Germany has conveyed its displeasure with Russia for attempting to steal data from legislators to propagate misinformation ahead of the upcoming German election.

The Hill, citing Foreign Ministry spokesperson Andrea Sasse, said a hacker outfit known as Ghostwriter has been mixing traditional cyberattacks with misinformation and influence operations. For a long time, actions aimed at Germany have been detected.

Andrea Sasse claims that in the run-up to Germany's parliamentary election this month, phishing emails were used to get personal login information of federal and state legislators, among other things, to conduct identity theft that could sway election outcomes.

Germany will elect a new parliament on September 26. The country will have to choose Merkel's successor. She has decided not to seek re-election after nearly 16 years in government. According to a report released by MSN News, the election is wide open. Surveys indicate that the major parties are fairly evenly matched.

The Associated Press, citing Andrea Sasse, said these intrusions might be used as a warm-up for influence operations, such as misinformation campaigns connected to the legislative election on September 26.

She also stated that the German government had credible information linking Ghostwriter's operations to Russian state cyber-actors, specifically the Russian military intelligence organization GRU. It sees this irresponsible action as a threat to the security and democratic decision-making processes of the Federal Republic of Germany and a major strain on bilateral ties.

During a German-Russian working group meeting on security policy, she claimed that Germany asked the Russian government to stop the activity immediately. German deputy foreign minister Miguel Berger raised the issue with Russia's deputy foreign minister during the meeting.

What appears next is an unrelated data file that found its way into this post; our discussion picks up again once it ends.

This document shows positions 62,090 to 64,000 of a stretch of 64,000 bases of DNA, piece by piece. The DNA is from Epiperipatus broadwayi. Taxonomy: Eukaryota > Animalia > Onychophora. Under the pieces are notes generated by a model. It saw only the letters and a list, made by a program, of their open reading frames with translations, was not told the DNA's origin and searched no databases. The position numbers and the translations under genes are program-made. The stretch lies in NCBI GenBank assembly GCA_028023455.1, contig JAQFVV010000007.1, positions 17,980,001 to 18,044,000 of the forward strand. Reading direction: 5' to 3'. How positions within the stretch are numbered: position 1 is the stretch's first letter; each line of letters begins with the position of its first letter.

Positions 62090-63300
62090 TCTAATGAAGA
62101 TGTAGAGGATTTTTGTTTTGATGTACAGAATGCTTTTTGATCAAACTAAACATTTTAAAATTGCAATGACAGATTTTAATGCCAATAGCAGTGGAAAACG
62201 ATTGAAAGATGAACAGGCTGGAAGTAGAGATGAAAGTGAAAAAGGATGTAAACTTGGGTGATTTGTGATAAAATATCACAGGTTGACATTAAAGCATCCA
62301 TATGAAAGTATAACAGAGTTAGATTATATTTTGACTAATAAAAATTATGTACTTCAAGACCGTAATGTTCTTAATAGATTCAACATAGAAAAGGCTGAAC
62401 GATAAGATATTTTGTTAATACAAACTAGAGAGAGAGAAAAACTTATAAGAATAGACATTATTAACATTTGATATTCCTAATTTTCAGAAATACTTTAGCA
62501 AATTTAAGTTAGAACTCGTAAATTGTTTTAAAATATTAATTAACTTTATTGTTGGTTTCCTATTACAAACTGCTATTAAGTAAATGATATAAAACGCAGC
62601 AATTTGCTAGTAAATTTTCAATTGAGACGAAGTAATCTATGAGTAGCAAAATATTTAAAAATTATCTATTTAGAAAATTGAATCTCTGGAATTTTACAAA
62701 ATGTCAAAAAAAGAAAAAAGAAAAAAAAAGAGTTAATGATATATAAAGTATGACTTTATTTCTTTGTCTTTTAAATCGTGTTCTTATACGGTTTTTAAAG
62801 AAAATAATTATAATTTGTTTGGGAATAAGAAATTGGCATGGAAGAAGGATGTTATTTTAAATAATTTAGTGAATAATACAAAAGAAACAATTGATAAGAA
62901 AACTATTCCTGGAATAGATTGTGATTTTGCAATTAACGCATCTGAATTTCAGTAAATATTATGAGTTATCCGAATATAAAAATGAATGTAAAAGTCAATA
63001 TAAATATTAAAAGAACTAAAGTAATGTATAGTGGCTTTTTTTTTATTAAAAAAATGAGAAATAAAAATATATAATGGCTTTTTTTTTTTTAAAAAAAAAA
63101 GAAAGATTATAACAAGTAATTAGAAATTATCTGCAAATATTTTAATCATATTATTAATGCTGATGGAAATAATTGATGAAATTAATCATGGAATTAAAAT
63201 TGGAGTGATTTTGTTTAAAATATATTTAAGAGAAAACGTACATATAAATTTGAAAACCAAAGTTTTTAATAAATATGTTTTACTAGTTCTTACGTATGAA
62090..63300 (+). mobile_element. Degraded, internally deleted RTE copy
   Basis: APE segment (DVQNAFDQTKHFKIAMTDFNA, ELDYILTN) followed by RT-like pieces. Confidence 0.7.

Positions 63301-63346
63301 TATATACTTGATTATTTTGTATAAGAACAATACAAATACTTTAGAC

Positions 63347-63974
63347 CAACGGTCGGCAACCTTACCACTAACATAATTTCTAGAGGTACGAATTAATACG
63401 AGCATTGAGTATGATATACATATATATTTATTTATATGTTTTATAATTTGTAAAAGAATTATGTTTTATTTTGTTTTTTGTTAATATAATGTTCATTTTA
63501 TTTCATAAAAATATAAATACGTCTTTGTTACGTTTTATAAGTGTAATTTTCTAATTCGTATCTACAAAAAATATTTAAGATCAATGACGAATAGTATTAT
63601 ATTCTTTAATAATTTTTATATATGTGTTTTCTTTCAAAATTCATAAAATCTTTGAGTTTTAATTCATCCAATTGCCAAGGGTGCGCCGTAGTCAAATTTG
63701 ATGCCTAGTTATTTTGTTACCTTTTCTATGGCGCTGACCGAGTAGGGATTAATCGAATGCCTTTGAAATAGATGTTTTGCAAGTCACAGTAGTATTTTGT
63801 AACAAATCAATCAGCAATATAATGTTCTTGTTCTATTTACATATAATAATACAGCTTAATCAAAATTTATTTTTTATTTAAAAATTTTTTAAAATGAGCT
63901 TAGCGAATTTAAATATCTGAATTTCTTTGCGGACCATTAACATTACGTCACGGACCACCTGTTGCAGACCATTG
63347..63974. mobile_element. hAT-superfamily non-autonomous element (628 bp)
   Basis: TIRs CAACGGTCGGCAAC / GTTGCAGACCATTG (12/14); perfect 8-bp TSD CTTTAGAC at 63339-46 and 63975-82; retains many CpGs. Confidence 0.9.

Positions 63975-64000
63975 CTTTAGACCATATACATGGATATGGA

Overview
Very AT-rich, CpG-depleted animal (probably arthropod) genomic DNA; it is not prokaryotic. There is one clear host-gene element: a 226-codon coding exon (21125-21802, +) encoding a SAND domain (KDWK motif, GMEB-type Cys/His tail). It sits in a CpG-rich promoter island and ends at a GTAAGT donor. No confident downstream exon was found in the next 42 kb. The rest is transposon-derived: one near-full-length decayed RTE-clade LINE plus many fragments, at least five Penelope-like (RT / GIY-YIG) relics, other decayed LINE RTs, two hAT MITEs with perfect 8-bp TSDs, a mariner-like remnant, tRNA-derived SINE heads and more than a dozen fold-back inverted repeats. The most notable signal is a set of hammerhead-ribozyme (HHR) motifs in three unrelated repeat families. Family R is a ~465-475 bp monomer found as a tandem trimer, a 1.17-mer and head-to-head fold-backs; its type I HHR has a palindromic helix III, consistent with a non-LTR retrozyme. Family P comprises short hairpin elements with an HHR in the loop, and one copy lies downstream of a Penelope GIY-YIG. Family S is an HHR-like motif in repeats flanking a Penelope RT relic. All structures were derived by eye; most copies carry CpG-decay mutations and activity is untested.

Meanwhile, according to a story published in DW, Sasse refused to comment on the magnitude of the cyberattacks or the possible impact. She said the move is "totally unacceptable" and that the German government retains the right to take additional action.

Since February, phishing attempts on the private email accounts of federal and state lawmakers and their employees have been spotted, according to the director of Germany's domestic intelligence agency. He did say, however, that only a tiny fraction of those attempts were effective. In the cases when minimal harm appeared to have been done, the results were mixed.

Germany's concerns about Russian influence have stretched to the activities of state-funded broadcaster RT, whose online-only German-language program has long highlighted divisive themes such as migration and the COVID-19 pandemic's limitations.

Needless to say, German Chancellor Angela Merkel recently denied that her government used political pressure to stymie the station's application for a normal broadcast license, which was rejected by Luxembourg officials last month.

[Representational image] A woman uses a laptop on April 3, 2019, in Abidjan. - According to the figures of the platform of the fight against cybercrime (PLCC) of the national police, nearly one hundred crooks of the internet, were arrested in 2018 in Ivory Coast, a country known for its scammers on the web, has announced on April 2, 2019 the Ivorian authority of regulation of the telephony. ISSOUF SANOGO/AFP via Getty Images

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